Gascoyne, Isaac (DNB00)
|←Gascoyne, Crisp||Dictionary of National Biography, 1885-1900, Volume 21
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GASCOYNE, ISAAC (1770–1841), general, third son of Bamber Gascoyne the elder, and grandson of Sir Crisp Gascoyne [q. v.], was born in 1770, and on 8 Feb. 1779 was appointed ensign in the 20th foot, from which he was transferred to the Coldstream guards in July 1780. His subsequent military commissions were lieutenant and captain 18 Aug. 1784, captain and lieutenant-colonel 5 Dec. 1792 (both in Coldstream guards), brevet-colonel 3 May 1796, lieutenant-colonel in 16th foot 7 June 1799, major-general 29 April 1802, colonel 7th West India regiment 10 Oct. 1805, lieutenant-general 25 April 1808, colonel 54th foot (now 1st Dorset) 1 June 1816, general 12 Aug. 1819. He was present with the guards in most of the engagements in Flanders in 1793–4, and was wounded in the brilliant affair at Lincelles in 1793, and again, in the head, a wound from which he suffered during the remainder of his life, when covering the retreat of Sir Ralph Abercromby's corps from Mouvaix to Roubaix, in the following year. He commanded the Coldstream battalion in the brigade of guards sent to Ireland about the close of the rebellion of 1798, and acted as a major-general on the staff there and elsewhere, a position he held in the Severn district before his promotion to lieutenant-general in 1808.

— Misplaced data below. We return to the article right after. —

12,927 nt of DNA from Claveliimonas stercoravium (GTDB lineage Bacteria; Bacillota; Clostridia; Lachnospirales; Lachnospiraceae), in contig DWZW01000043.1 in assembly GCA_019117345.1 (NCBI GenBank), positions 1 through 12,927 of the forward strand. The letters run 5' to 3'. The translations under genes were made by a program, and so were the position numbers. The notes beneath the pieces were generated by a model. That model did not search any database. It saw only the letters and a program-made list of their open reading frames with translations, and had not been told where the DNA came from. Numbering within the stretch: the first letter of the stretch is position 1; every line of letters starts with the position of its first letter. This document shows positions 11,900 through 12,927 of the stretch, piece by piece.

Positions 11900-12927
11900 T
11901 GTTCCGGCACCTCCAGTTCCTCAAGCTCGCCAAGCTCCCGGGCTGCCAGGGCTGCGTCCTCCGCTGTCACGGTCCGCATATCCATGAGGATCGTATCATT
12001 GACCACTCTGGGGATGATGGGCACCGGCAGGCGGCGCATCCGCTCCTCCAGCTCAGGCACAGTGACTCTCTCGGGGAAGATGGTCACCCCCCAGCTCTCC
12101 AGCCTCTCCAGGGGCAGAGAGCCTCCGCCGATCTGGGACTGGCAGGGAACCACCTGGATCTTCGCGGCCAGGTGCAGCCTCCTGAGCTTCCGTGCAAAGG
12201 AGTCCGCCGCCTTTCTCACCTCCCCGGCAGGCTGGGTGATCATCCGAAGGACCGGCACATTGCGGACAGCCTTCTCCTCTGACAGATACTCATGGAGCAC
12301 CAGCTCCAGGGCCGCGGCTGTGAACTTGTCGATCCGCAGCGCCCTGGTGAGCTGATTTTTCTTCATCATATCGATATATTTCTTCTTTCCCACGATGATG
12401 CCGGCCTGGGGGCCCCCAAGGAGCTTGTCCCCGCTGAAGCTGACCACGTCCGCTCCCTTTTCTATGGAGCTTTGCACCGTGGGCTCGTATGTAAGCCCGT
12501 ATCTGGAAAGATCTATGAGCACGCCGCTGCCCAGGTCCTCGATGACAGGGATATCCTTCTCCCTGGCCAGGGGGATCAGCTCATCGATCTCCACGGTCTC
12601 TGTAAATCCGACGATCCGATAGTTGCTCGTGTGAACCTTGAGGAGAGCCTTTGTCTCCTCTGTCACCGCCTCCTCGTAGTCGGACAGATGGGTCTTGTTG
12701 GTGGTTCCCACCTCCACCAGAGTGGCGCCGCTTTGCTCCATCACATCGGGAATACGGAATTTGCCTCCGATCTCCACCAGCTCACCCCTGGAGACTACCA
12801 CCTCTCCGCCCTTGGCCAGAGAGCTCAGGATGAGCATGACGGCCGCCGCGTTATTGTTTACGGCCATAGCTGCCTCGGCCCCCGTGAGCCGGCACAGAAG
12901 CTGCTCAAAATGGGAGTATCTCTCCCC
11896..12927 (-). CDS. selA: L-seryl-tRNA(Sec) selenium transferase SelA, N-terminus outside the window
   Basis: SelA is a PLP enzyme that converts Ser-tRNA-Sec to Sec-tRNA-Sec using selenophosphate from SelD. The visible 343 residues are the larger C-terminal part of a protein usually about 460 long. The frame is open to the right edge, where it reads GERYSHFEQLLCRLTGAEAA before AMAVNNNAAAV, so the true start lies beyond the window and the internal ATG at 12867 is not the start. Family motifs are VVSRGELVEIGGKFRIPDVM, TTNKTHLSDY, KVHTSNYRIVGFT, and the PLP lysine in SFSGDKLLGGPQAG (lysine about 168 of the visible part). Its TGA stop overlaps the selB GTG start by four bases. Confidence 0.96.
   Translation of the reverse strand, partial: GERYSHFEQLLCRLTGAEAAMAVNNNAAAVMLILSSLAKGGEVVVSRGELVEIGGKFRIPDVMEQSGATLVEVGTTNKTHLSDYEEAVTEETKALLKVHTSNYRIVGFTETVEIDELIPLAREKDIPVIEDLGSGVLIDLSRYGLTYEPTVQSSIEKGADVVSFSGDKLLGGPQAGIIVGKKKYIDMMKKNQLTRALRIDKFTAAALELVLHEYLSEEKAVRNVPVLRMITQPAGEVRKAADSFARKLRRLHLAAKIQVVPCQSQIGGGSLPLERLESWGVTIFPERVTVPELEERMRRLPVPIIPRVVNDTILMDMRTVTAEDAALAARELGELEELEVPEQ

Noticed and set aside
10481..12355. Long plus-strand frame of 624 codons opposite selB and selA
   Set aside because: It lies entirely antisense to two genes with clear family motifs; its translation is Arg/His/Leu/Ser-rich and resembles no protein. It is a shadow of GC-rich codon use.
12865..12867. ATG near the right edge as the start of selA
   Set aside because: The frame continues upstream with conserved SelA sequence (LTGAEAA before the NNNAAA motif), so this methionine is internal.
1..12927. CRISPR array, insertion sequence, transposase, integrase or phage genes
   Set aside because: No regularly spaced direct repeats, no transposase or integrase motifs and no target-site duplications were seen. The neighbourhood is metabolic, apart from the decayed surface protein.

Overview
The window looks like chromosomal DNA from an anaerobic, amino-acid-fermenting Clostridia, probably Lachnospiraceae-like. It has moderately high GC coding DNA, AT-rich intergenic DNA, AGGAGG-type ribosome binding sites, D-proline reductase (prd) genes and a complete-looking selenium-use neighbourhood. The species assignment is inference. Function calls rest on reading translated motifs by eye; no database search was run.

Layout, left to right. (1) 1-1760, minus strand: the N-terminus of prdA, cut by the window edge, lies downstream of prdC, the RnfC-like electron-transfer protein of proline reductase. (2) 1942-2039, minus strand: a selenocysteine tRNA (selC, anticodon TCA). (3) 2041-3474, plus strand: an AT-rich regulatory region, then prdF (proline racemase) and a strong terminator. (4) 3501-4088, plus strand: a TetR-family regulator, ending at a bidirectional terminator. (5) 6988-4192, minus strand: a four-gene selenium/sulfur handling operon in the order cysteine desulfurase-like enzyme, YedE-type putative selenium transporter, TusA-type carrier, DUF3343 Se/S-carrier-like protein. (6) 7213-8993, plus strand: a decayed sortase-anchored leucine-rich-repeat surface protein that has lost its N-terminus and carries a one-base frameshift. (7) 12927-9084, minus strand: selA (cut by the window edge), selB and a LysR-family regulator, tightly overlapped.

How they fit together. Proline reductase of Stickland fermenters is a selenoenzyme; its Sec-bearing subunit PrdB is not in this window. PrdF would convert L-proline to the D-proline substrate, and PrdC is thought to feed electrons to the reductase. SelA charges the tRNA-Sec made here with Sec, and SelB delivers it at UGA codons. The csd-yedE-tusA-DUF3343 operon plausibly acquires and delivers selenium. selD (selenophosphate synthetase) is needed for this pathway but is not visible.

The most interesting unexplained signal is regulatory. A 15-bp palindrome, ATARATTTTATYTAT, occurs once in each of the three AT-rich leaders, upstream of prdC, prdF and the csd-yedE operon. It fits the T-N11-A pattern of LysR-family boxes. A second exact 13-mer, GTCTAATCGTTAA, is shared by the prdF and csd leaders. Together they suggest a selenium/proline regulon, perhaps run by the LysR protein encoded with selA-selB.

Gascoyne, who had a seat, Raby Hall, near Liverpool, was returned to parliament in 1796 for that borough, for which his eldest brother, Bamber Gascoyne, jun., had previously sat. For many years he was a familiar figure in the house, as well as on the turf at Newmarket. In politics he was a staunch conservative, and a consistent supporter of all measures for benefiting the army in days when such support was even more needed than at present. On 10 Aug. 1803 he seconded Mr. Sheridan's motion of thanks to the volunteers (Parl. Debates, under date). To his representations, it is said, was chiefly due the granting of the allowance of 25l. a company or troop to officers' messes, in lieu of the remission of wine duty, known as the ‘prince regent's allowance;’ also the increase of pay granted to captains and subalterns after the peace. He was an active and successful opponent of the paltry attempts repeatedly made to cut down the compassionate allowances to families of deceased officers.
Gascoyne, who had been returned for Liverpool after a very severe contest in 1802 and again in 1806, 1807, 1812, 1818, 1820, 1826, and 1830, was defeated at the election 4 May 1831, and retired from parliamentary life. He died at his residence, 71 South Audley Street, London, 26 Aug. 1841, of an inflammatory attack, in his seventy-second year.
[Army Lists; Parl. Debates, 1796–1831; Gent. Mag. new ser. xvi. 542.]